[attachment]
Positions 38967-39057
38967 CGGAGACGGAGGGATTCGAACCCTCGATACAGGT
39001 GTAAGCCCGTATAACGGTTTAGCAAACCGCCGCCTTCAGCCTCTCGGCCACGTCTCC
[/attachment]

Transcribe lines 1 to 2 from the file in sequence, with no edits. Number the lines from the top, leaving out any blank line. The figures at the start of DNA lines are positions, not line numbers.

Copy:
Positions 38967-39057
38967 CGGAGACGGAGGGATTCGAACCCTCGATACAGGT